Honorable Mention

The uproarious “Xanadu” at OnStage Productions, triumphantly directed, with tongue firmly planted in cheek, by outgoing, hugely successful artistic director Teri Brown

Romeo, Romeo and Juliet,” a smart, new, gay-friendly riff on Shakespeare, written by Roustabouts co-founder Ruff Yeager, with a killer performance by Michelle Marie Trestor as the clueless, titular heroine

The Great Leap,” a new China-and-sports-oriented play by UCSD MFA alum Lauren Yee. Funny and political, as all her works are, this was presented as a reading at The Old Globe, and should make a fully staged return soon (it has already been produced Off Broadway)

Actually,” at the San Diego Rep, helmed by our newest star-director, Jesca Prudencia, turned a laser-beam on campus rape and sexual consent, with exhilarating performances by two other UCSD alumni, DeLeon Dallas and Emily Shain

The touring productions of “On Your Feet,” “School of Rock” and “Waitress” at the Civic Theatre. The first two were rousing and dance-happy; the third was filled with heart — and life-changing pie

Performances Worthy of Note

Jay O. Sanders, in a delectably intimate turn as Chekhov’s “Uncle Vanya” at The Old Globe

James Sutorius as the heart-breakingly confused but belligerent title character in “The Father” at North Coast Repertory Theatre

Kate Burton, wonderfully potent and maternal as Prospera in The Globe’s glorious outdoor production of “The Tempest,” with amusing inebriates Stephano and Trinculo performed as gut-busting vaudevillians by Robert Dorfman and Andrew Weems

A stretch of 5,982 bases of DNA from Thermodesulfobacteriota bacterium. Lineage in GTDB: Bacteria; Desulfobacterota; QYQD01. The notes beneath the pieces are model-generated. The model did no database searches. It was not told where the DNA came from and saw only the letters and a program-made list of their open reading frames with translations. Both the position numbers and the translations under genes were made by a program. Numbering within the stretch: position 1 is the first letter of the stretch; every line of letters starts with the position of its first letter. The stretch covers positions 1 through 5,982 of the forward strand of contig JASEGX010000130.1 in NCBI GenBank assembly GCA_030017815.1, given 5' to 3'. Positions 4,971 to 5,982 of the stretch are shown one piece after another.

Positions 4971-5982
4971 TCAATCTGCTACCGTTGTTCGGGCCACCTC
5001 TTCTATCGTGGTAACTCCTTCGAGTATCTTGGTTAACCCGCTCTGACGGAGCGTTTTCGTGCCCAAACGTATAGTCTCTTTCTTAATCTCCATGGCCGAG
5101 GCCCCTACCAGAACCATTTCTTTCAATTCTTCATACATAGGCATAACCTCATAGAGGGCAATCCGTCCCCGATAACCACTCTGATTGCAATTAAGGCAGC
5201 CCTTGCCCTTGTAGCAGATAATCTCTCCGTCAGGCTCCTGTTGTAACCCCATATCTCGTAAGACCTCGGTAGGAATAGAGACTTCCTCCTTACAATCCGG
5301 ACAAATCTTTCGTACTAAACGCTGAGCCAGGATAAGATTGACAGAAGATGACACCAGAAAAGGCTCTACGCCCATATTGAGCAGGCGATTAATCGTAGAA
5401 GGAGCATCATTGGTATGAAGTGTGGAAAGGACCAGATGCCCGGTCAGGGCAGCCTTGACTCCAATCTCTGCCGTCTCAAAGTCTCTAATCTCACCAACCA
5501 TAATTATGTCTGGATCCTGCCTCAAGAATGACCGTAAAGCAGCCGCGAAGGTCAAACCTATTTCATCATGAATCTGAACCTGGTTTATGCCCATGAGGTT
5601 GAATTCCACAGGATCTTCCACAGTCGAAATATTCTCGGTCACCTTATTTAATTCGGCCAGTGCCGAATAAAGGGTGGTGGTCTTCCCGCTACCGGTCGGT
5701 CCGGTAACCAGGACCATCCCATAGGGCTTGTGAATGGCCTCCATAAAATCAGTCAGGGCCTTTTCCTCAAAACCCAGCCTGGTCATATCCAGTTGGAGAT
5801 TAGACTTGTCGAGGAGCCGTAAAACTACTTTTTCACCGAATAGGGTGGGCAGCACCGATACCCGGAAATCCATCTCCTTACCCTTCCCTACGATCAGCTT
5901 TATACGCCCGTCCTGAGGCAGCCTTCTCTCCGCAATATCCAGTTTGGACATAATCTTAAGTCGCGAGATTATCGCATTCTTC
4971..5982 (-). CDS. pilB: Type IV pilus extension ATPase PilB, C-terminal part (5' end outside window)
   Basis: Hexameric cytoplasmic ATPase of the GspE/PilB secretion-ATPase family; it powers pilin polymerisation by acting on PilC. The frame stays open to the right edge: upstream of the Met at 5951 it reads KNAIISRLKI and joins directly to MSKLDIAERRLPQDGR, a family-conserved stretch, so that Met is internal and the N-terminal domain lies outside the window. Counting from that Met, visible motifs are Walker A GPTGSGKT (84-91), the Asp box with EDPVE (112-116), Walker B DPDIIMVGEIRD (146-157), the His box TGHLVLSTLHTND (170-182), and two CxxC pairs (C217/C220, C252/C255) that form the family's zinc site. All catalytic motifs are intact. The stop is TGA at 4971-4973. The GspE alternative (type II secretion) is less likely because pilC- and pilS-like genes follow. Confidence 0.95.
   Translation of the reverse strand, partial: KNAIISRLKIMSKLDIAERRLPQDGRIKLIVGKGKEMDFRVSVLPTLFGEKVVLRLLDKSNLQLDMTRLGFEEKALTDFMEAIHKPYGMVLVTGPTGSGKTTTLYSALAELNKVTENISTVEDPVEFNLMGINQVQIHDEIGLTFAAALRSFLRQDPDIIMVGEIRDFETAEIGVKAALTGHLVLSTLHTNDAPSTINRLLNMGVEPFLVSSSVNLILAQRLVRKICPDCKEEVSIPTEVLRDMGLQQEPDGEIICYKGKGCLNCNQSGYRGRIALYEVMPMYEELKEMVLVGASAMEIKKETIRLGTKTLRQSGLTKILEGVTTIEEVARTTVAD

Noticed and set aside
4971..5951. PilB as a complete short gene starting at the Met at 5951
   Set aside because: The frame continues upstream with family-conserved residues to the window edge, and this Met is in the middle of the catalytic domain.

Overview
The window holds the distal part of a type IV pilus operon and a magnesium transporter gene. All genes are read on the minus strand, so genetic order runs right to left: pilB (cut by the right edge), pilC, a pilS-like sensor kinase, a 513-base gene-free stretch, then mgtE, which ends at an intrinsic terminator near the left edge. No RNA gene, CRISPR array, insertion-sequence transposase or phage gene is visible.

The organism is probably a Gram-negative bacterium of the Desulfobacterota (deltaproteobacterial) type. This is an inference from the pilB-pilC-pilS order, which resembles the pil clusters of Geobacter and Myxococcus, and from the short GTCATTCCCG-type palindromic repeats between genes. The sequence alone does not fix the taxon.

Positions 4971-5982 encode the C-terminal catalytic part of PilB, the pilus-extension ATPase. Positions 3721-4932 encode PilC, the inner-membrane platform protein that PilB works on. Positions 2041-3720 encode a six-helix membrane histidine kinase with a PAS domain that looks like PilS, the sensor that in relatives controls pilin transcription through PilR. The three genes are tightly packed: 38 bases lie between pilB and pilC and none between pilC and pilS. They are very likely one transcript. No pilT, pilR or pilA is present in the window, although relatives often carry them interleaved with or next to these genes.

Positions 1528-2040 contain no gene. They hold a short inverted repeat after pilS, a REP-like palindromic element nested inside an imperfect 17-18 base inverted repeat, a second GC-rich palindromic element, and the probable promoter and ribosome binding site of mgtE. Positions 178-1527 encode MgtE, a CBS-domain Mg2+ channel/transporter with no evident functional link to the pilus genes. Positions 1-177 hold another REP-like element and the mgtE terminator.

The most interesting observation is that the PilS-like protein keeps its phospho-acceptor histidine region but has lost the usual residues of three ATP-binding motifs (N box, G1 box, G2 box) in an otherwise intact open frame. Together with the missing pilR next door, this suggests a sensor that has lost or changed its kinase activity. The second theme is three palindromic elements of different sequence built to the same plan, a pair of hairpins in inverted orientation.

Riveting Wrekless Watson, who took the most ravaging emotional journey in “Cardboard Piano” at Diversionary Theatre

Versatile actor/writer/director Hannah Logan gave a remarkable performance in InnerMission’s “Melancholy Play,” a part that required her to shift emotional states on a dime

Tom Stephenson once again completely inhabited the role of Ebenezer Scrooge in Cygnet Theatre’s “Christmas Carol,” making a convincing and tear-jerking transition from miserly grump to munificent grandpa

DeAnna Driscoll, a whirlwind of skillful Monster Momism in “HIR” at Cygnet Theatre  — a seeming continuation of her transfixing turn last year in “The Effect of Gamma Rays on Man-in-the-Moon Marigolds”

Special mention goes to Cygnet associate artistic director Rob Lutfy, who directed both the aforementioned productions. He makes the edgiest play choices in town, and shepherds them with wit and intelligence. This year, he also helmed “The Wind and the Breeze,” “Every Brilliant Thing,” and “The Last Wife,” all to excellent effect

See how much fantastic stuff you missed? Don’t let it happen again. See lots of equally enchanting and thought-provoking theater in the New Year…. And be sure to make it a happy one.